Official vs Officers - What's the difference?

official | officers |


As nouns the difference between official and officers

is that official is an office holder invested with powers and authorities while officers is .

As an adjective official

is of or pertaining to an office or public trust.

Other Comparisons: What's the difference?

official

Adjective

(en adjective)
  • Of or pertaining to an office or public trust.
  • official duties
  • Derived from the proper office or officer, or from the proper authority; made or communicated by virtue of authority
  • an official statement or report
  • Approved by authority; authorized.
  • sanctioned by the pharmacopoeia; appointed to be used in medicine; officinal
  • an official drug or preparation
  • Discharging an office or function.
  • * Sir Thomas Browne
  • the stomach and other parts official unto nutrition
  • Relating to an office; especially, to a subordinate executive officer or attendant.
  • Relating to an ecclesiastical judge appointed by a bishop, chapter, archdeacon, etc., with charge of the spiritual jurisdiction.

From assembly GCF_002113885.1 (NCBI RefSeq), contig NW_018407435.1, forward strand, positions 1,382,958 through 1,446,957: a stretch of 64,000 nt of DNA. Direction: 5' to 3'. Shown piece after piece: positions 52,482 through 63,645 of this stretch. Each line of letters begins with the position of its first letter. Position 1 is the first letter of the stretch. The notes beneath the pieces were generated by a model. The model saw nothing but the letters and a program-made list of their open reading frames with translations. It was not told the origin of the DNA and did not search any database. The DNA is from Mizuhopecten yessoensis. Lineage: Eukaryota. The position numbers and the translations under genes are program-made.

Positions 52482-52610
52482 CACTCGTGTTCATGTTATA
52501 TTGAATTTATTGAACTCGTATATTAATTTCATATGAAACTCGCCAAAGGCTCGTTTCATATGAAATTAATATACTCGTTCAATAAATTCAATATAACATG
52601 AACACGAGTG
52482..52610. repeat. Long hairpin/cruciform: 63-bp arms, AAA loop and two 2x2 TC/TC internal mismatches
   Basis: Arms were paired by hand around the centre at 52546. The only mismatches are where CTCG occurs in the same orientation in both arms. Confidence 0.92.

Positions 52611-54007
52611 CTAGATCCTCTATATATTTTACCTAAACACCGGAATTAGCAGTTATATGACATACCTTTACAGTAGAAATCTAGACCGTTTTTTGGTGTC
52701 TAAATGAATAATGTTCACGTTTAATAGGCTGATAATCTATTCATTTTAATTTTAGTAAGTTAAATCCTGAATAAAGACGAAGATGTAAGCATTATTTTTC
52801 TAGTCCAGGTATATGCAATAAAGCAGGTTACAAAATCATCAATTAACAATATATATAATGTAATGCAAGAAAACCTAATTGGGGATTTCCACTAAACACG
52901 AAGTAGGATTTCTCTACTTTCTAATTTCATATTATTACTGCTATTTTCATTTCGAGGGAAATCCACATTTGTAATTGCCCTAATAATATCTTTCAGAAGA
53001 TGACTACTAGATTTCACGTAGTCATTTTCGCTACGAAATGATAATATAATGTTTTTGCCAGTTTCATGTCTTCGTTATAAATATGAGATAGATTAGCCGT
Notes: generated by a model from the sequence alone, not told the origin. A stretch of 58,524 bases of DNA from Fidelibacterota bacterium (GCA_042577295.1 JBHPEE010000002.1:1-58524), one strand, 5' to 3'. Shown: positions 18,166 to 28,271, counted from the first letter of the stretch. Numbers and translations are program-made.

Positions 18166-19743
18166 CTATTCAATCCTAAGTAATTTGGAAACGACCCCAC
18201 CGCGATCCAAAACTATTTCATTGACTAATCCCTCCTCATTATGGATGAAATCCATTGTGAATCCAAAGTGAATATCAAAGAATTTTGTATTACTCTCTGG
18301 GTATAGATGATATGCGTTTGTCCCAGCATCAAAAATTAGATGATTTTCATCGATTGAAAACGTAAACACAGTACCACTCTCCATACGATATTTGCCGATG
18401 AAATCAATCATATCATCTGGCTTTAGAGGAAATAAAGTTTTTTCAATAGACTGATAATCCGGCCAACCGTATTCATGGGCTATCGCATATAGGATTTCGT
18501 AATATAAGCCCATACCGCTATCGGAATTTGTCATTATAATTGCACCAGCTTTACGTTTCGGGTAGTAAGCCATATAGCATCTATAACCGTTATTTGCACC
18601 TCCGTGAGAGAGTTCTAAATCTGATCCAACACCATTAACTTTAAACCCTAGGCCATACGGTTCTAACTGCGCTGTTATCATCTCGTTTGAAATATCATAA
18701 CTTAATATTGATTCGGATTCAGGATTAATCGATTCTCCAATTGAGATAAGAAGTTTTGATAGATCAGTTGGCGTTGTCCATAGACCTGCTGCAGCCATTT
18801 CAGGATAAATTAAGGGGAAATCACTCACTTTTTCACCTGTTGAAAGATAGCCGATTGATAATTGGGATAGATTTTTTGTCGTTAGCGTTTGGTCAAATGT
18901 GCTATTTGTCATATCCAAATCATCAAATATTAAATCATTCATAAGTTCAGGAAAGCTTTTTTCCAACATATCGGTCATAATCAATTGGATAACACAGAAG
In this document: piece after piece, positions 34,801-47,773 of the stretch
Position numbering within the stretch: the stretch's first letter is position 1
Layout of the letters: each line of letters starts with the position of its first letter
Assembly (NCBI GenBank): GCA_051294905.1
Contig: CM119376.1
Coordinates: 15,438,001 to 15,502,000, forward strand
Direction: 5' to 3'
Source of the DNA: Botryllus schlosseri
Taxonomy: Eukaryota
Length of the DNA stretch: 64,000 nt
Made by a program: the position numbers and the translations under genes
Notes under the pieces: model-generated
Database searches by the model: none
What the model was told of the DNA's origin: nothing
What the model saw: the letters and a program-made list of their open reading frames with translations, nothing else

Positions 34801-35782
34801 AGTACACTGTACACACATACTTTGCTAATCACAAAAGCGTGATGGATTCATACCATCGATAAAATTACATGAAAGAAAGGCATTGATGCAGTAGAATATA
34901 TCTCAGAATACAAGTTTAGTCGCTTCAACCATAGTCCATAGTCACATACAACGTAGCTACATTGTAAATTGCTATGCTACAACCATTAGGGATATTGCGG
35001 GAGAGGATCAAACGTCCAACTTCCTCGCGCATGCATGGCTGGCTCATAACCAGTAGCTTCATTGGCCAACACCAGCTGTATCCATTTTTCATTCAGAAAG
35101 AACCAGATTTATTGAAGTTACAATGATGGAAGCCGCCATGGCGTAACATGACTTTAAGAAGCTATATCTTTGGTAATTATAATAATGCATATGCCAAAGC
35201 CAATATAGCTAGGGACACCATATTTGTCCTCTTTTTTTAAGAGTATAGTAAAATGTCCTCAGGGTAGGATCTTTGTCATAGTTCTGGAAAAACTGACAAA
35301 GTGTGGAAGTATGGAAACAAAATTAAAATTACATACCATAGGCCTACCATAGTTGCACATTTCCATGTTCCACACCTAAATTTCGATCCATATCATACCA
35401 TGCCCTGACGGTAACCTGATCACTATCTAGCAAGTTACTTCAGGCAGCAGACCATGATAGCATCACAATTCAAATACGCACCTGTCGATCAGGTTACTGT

• Antonyms

    * unofficial

    Noun

    (en noun)
  • An office holder invested with powers and authorities.
  • *{{quote-magazine, date=2014-03-15, volume=410, issue=8878, magazine=(The Economist)
  • , title= Turn it off , passage=If the takeover is approved, Comcast would control 20 of the top 25 cable markets, […]. Antitrust officials will need to consider Comcast’s status as a monopsony (a buyer with disproportionate power), when it comes to negotiations with programmers, whose channels it pays to carry.}}
  • A person responsible for applying the rules of a game or sport in a competition.
  • Hyponyms

    * See also

    Derived terms

    * fourth official

    Statistics

    *

    officers

    English

    Noun

    (head)
  • Statistics

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    Anagrams

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